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Burbank, Luther (07 March 1849–11 April 1926), horticulturist, was born in Lancaster, Massachusetts, the son of Samuel Walton Burbank, a farmer and brickmaker, and Olive Ross. Although Burbank’s family was of comfortable middle-class means, his formal schooling was modest, consisting of public school attendance until the age of fifteen, supplemented by part-time study during the next four winters at the Lancaster Academy. An important influence in his early life was his cousin Levi Sumner Burbank, who had been curator of geology at the Boston Society of Natural History and often took the youngster with him on local natural history excursions....

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Luther Burbank With a view of his home, 1907. Courtesy of the Library of Congress (LC-USZ62-108372).

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Burpee, David (05 April 1893–24 June 1980), businessman and horticulturist, was born in Philadelphia, Pennsylvania, the son of W. Atlee Burpee, the founder of the W. Atlee Burpee Seed Company, and Blanche Simons. His father founded the company in Philadelphia in 1878 as a catalog and mail-order retailer of poultry and livestock. The company met with success when it shifted its emphasis from animals and fowl to seeds. Burpee’s father actively encouraged his sons to follow him in the seed business. When his father became ill with a liver ailment, Burpee ended his studies in agriculture at Cornell University and served as his assistant until the elder Burpee’s death in 1915....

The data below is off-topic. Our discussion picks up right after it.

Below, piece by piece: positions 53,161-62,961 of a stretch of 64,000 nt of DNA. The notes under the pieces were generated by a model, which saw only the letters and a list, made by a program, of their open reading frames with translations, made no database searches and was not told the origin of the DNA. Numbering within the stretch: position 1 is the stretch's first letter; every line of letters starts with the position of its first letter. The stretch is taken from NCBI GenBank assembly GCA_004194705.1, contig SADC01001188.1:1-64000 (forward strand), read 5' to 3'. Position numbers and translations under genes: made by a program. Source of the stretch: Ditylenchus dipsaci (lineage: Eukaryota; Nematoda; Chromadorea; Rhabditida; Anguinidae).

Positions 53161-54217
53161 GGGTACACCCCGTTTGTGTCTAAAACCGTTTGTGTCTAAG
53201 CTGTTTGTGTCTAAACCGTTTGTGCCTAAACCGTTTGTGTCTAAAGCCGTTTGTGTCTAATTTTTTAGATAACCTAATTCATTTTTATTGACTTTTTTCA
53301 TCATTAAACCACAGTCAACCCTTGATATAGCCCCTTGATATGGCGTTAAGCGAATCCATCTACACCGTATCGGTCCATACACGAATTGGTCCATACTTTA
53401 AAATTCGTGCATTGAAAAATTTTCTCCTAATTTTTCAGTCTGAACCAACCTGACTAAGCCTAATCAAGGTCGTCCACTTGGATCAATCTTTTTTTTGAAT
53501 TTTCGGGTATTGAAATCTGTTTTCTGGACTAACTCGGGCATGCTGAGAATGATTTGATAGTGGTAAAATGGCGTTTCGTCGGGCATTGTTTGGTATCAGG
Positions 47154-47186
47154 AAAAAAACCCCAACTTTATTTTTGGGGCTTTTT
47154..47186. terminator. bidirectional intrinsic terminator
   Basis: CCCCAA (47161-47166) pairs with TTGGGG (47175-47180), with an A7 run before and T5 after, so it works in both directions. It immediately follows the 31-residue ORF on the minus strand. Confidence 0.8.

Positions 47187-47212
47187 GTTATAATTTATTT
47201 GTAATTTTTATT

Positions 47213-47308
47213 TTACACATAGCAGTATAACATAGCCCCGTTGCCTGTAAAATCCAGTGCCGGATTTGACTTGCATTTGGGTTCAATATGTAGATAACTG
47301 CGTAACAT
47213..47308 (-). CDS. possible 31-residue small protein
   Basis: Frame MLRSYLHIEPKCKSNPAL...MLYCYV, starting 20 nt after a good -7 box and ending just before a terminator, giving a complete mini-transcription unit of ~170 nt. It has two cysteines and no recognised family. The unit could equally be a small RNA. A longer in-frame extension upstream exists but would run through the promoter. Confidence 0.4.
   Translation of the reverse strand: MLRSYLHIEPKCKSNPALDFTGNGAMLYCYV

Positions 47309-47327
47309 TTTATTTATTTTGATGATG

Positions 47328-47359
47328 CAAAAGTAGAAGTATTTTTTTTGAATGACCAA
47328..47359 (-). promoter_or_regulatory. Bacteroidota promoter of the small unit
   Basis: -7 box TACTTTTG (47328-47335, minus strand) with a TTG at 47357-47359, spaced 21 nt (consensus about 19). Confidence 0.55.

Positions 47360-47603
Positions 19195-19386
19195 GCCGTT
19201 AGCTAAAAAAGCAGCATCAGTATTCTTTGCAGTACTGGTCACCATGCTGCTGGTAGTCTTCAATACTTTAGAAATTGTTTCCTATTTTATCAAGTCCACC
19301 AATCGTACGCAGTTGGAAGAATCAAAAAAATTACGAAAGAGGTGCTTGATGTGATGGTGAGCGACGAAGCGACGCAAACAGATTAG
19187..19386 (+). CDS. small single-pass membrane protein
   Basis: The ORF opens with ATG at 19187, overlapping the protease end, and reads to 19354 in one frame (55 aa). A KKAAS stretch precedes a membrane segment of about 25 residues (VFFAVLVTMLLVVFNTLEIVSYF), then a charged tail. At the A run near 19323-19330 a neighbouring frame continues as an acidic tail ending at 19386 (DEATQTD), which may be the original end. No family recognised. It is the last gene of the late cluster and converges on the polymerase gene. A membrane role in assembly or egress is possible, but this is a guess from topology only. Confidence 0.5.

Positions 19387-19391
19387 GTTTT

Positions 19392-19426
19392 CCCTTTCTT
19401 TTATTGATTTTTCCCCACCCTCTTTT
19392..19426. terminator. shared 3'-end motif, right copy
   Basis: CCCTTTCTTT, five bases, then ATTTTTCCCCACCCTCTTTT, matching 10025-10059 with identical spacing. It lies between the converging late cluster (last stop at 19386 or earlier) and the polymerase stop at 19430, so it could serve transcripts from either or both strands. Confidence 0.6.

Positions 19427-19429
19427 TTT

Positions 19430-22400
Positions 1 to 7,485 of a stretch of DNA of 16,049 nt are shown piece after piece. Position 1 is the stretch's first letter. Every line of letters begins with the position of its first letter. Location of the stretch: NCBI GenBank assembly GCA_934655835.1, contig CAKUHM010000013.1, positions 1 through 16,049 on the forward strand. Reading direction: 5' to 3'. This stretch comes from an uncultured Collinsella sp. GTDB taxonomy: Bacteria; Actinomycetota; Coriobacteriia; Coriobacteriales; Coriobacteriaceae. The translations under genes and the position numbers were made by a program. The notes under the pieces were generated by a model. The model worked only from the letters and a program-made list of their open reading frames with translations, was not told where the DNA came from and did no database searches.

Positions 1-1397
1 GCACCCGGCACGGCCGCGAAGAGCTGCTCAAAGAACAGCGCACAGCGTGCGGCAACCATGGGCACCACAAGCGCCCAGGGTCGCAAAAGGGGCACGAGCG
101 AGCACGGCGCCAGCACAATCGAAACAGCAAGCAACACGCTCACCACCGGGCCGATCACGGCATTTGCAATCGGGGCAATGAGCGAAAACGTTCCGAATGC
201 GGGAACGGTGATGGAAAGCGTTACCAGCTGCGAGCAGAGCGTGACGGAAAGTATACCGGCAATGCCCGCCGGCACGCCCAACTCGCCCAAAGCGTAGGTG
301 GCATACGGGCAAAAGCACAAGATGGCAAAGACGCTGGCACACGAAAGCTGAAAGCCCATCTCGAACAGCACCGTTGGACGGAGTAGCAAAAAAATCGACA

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Callaway, Cason Jewell (06 November 1894–12 April 1961), business executive, agriculturist, and developer, was born in LaGrange, Georgia, the son of Fuller Earle Callaway and Ida Jane Cason. His father was the founder of Callaway Mills, Inc., a highly successful cotton processing firm. He attended Bingham Military School in Asheville, North Carolina, followed by one year at the University of Virginia. He enjoyed a successful year at Charlottesville, but his father decided that he needed skills training. Therefore, he enrolled at Eastman School of Business in Poughkeepsie, New York. Young Callaway was given responsibility for Valley Waste Mills, a division of his father’s Callaway Mills. At age twenty he organized Valley Waste Mills into a great commercial success as a pioneering recycling operation. His achievements gained his father’s attention as well as that of other top managers in the firm, since the waste division netted more than $1 million in profits during the three-year period just before U.S. entry into World War I....